Claiming to have a direct connection with a higher power is incredibly intimidating and can inspire unquestioning submission. Spiritual claims might be about the belief system, the religious leaders, or the group itself. This often includes condemnation of all other belief systems and justification of the group's right to enforce their rules on outsiders. Some spiritual intimidation claims are:
- The group’s beliefs are the ultimate, undisputable truth
- The group is not subject to secular authorities
- The leader has a divine calling that gives them authority
- Group members are superior to nonbelievers
- The group has the right to rule or have dominion
- The religious text is perfect or inerrant
- The group's practices are superior to other groups
This abuse tactic disempowers people by decreasing their confidence in their own worth apart from the group. Members who have been repeatedly shamed are much more likely to submit to leaders who appear to be more enlightened. This can look like:
- Setting unrealistic spiritual expectations
- Suppressing and shaming emotional responses
- Shaming and villainizing nonconformance
- Name-calling (“sinner, apostate, heretic”)
- Devaluing self-care and healthy boundaries
- Villainizing self-confidence (“pride”)
Cult control techniques almost always involve cutting off the group members from outside support. This prevents them from hearing things that contradict the group’s ideology or raising awareness about problematic practices. Isolation tactics can look like:
- Limiting access to outside resources (healthcare, education, etc)
- Condemning the use of secular media
- Controlling communication within the group
- Discouraging relationships with nonbelievers
- Inciting fear of external threats or agendas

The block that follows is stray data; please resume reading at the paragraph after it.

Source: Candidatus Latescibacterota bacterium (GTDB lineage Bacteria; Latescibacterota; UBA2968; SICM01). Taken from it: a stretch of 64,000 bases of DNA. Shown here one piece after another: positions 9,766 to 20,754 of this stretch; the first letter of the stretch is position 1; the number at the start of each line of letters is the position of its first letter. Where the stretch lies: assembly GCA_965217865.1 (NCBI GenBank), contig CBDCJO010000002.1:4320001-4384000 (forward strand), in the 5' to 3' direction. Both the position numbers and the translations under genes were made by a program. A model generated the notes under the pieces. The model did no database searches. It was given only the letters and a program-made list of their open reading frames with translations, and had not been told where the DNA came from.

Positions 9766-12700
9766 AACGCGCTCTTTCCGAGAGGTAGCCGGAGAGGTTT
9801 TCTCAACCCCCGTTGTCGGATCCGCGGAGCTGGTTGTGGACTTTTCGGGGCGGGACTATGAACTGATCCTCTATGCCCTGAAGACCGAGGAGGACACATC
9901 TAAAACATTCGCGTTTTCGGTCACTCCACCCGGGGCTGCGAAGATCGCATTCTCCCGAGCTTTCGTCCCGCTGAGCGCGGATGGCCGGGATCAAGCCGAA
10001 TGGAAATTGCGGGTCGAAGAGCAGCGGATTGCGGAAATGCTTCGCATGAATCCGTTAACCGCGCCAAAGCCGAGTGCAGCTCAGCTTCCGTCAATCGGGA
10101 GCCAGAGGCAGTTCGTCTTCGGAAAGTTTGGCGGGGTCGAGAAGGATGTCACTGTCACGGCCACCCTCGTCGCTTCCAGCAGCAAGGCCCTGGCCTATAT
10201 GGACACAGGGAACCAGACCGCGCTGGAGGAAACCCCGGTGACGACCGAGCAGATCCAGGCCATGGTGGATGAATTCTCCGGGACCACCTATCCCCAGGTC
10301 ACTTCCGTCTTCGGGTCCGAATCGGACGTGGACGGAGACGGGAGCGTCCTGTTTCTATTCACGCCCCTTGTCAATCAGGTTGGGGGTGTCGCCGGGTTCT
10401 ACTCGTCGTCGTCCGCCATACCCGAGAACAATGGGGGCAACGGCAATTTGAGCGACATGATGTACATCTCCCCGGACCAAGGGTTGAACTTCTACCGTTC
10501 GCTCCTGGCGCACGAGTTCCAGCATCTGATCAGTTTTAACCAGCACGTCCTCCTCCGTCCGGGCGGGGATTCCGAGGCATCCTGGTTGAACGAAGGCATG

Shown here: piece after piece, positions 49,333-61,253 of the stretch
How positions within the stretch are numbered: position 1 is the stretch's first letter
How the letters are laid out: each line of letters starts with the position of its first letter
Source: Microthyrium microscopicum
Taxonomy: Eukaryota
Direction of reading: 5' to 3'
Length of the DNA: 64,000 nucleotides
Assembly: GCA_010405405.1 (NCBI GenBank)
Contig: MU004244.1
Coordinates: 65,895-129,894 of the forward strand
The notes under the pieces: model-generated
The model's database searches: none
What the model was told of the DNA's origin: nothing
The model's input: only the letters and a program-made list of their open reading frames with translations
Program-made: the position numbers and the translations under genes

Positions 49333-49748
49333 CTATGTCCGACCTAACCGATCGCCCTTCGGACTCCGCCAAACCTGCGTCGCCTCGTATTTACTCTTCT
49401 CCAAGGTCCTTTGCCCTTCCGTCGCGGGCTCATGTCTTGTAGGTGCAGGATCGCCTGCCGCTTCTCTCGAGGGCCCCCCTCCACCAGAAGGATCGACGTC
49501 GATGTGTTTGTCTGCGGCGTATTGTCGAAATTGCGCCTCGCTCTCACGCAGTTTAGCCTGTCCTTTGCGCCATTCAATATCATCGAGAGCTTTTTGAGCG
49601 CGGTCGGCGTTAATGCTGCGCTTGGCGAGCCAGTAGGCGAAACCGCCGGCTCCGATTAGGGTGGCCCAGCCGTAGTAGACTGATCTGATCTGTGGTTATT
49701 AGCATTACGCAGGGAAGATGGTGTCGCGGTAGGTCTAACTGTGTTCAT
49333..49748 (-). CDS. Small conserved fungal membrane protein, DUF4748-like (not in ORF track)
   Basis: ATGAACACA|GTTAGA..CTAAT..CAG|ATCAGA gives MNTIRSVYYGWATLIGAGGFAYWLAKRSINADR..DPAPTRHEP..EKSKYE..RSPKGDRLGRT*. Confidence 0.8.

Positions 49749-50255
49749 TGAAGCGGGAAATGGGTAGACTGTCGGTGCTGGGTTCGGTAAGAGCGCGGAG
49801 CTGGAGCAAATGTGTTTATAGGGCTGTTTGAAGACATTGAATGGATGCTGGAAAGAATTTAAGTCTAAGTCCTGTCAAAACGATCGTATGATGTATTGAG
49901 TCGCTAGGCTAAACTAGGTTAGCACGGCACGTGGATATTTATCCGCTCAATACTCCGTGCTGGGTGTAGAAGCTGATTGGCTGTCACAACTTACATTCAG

- Dehumanizing outsiders
Minimizing, Denying, & Blaming
This common abuse tactic, often called "gaslighting", allows abusers to maintain control by making their victim doubt their own perceptions and opinions. This establishes the abuser as the only one who can accurately assess reality and make valid decisions. This often looks like:
- Invalidating members' complaints
- Denying that mistreatment occurred
- Justifying mistreatment with good intentions
- Blaming victims for causing their own mistreatment
- Using spiritual bypassing (see Chapter 6)
- Requiring forgiveness or reconciliation regardless of the circumstances
Loss of Autonomy
Groups may use transparency and a lack of privacy to produce conformance. Suppressing personal agency and discouraging critical thinking makes members reliant on the leaders. Loss of autonomy can look like:
- Requiring submission to group leaders
- Telling members to consult leaders before making decisions
- Requiring regular confessions
- Encouraging members to police and report on each other
- Villainizing self-trust and intuition
Defining Gender & Sexuality
This control tactic uses patriarchal views to create strict expectations, enforce conformity, and isolate power to an elite few. This is often done by:
- Setting explicit or implicit gender roles for men and women
- Enforcing cisgender and heterosexual norms
- Villainizing LGBTQIA+ identities and behaviors
- Shaming or excluding members who express themselves in non-conforming ways
- Denying women or queer people access to positions of leadership
Many groups profit economically from member donations which are sometimes required. Members are strongly encouraged to volunteer their time and resources for the sake of the group. This normalizes practices that force members to rely financially on the group. This can look like:
- Requiring tithing or donations
- Mandating certain money management techniques
- Discouraging members from saving or investing money
- Demanding trust in God’s provision
- Shaming the enjoyment of worldly things
- Limiting the education or employment status of certain members
Below is my personal take on the symptoms of religious trauma. All five categories have some common secondary symptoms listed. Keep in mind, not every religious trauma survivor experiences all of these symptoms. Be curious as you read this and take note of the things that resonate with you. Therapy with a licensed trauma therapist would likely be very healing.